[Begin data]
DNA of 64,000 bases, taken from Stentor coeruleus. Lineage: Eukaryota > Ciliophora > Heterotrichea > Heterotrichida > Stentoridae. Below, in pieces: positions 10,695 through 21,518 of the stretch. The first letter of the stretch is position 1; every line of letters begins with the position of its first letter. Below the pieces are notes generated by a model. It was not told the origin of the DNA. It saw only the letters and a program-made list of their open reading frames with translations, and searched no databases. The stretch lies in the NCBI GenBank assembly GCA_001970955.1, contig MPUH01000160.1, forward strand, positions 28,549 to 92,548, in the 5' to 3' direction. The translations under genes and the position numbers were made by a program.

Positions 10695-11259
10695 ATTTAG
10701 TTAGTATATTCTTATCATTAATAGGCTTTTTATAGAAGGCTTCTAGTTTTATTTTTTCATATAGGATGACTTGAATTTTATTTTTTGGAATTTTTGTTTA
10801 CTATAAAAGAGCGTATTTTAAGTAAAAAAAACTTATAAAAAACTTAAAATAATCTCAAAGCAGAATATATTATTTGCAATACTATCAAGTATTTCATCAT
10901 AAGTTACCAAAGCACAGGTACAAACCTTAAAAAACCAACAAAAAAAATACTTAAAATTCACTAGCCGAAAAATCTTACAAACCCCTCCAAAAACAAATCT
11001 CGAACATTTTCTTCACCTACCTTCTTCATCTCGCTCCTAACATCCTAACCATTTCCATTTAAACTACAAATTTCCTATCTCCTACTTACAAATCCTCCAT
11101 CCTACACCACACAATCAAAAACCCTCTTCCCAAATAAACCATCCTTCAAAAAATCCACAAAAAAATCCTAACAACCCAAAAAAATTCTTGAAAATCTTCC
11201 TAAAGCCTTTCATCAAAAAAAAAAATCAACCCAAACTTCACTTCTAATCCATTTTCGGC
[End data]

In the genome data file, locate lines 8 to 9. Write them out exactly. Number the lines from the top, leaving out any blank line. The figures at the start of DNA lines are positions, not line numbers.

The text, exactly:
11101 CCTACACCACACAATCAAAAACCCTCTTCCCAAATAAACCATCCTTCAAAAAATCCACAAAAAAATCCTAACAACCCAAAAAAATTCTTGAAAATCTTCC
11201 TAAAGCCTTTCATCAAAAAAAAAAATCAACCCAAACTTCACTTCTAATCCATTTTCGGC